Privacy Advocates Blast Proposed Change to Child Privacy Law
Privacy advocates are calling on the Federal Trade Commission to reject a proposal first offered by the Walt Disney Company that would change how companies comply with a 1998 law requiring websites directed at children to obtain parental consent before collecting personal information from child users.
In comments filed by Monday's midnight deadline, a coalition of privacy and public interest groups voiced concern with a proposal made by Disney during the first round of comments on proposed revisions to the rule implementing the 1998 Children's Online Privacy Protection Act, or COPPA. Last year, the FTC proposed updating the rule to reflect changes in technology and the different ways children access online information.
The law bars online sites or services "directed at children" from collecting personal information from children under 13 without first obtaining their parents' consent.
In its filing late last year on the first set of revisions to COPPA proposed by the FTC, Disney, which operates cable channels and websites popular with children, called on the commission to loosen its definition of a website "directed at children." The company proposed creating a "family-friendly" classification for some websites that would recognize that not all of visitors to sites currently classified as "directed at children" are children.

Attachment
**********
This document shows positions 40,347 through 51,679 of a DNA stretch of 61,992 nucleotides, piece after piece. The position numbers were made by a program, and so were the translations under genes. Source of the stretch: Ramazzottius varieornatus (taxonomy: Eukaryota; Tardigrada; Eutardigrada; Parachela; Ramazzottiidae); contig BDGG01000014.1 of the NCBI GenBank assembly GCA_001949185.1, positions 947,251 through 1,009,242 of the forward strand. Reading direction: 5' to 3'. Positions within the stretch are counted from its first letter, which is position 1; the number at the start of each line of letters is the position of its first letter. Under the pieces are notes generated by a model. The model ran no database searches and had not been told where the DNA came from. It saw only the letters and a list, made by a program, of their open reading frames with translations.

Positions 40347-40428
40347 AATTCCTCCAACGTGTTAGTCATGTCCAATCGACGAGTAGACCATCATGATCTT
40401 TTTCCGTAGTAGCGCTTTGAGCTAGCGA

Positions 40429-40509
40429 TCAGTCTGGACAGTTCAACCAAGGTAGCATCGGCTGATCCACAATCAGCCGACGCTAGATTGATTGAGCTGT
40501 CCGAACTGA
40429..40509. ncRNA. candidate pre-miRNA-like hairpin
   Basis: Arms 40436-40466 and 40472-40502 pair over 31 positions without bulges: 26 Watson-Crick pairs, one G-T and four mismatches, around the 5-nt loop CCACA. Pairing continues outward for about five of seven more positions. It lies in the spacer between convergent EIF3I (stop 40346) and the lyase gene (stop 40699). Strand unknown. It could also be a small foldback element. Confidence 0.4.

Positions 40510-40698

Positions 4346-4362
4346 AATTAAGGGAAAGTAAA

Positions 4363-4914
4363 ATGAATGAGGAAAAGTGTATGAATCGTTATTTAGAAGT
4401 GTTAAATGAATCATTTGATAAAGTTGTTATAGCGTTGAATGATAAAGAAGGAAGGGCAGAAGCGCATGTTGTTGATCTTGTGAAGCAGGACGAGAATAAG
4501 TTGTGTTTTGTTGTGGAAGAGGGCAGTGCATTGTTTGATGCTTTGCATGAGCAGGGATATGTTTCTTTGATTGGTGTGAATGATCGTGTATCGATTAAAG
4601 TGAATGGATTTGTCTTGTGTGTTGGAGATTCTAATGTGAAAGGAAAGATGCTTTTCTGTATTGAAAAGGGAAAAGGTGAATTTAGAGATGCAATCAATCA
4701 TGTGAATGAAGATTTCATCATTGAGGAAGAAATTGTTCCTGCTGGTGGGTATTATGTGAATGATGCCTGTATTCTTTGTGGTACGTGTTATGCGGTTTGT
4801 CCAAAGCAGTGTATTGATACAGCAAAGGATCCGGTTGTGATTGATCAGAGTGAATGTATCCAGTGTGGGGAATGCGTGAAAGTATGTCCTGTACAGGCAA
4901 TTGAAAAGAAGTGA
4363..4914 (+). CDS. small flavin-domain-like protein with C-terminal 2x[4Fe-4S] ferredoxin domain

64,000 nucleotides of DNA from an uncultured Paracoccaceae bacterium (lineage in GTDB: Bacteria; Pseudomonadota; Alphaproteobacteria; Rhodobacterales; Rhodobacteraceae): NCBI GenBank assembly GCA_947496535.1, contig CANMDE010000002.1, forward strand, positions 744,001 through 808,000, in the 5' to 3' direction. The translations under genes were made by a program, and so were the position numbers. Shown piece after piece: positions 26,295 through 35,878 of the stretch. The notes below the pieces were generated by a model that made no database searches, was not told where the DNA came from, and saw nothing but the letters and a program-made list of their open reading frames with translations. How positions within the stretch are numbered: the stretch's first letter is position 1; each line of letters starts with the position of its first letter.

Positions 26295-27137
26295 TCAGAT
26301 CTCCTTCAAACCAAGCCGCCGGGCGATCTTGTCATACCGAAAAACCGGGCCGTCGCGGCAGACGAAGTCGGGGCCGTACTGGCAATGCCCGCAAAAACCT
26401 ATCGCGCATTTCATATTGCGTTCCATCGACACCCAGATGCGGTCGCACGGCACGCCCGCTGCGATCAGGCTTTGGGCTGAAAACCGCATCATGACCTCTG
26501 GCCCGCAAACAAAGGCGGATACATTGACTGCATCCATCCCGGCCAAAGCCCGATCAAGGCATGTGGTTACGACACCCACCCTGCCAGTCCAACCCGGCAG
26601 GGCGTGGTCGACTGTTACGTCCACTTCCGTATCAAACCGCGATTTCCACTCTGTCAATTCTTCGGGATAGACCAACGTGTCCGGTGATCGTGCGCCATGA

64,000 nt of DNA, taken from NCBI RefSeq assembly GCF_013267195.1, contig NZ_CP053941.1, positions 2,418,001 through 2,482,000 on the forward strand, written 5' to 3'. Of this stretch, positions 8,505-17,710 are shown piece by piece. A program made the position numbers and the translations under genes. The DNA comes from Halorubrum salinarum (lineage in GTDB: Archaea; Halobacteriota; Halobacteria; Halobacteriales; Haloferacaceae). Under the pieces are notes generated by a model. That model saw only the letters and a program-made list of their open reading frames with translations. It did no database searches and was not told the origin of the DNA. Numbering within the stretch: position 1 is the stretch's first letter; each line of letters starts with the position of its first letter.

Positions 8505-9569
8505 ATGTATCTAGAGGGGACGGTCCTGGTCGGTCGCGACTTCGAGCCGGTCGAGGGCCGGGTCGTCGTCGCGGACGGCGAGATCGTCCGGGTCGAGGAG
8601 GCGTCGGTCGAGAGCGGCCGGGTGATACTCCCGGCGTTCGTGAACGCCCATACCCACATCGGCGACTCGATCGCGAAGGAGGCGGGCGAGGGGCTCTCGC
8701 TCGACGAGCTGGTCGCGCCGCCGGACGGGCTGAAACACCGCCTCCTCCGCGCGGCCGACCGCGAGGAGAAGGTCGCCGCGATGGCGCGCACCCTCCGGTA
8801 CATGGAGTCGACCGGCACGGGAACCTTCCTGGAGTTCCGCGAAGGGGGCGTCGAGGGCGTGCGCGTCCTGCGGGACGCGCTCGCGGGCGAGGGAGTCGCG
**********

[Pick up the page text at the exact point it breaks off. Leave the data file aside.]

Under Disney's proposal, the COPPA requirements would only kick in for "family-friendly" sites when such a site is dealing with children under 13. In that situation, the site would either not collect personal data from the child or would have to obtain parental consent. The company argued that if the FTC moves forward with more strict definitions of personal data and other changes to COPPA, older children may seek out better online experiences on websites directed at broader audiences that do not provide the same level of privacy protections.
The proposal would provide "a rational path for the development of family-friendly, privacy-protective Internet content and services, which would in turn encourage greater investment in family-friendly services such as premium content incorporated into a family-oriented service," Disney said in its December 2011 comments. "The resulting increase in family-friendly options would provide greater privacy protection to children by giving them more appropriate online outlets than are available today."
The FTC appears to be open to the proposal. In additional changes it proposed in August to COPPA, the FTC called for allowing a website or online service "that is designed for both children and a broader audience to comply with COPPA without having to treat all its users as children."
In a filing on this latest proposed change to COPPA, the Center for Digital Democracy, which filed comments on behalf of several privacy and public interest groups such as Consumers Union and the Privacy Rights Clearinghouse, argued that children would have less protection online if this change is implemented. Jeff Chester, the Center for Digital Democracy's executive director, said if the FTC makes the change to COPPA, "all of sudden a clearly targeted-to-children site ... would no longer have to implement COPPA throughout the site."
Given this, Chester's group argued in its comments that "the proposed language would permit child-directed websites or services to avoid COPPA by 'age gating,' and children's privacy would receive much less protections as a result."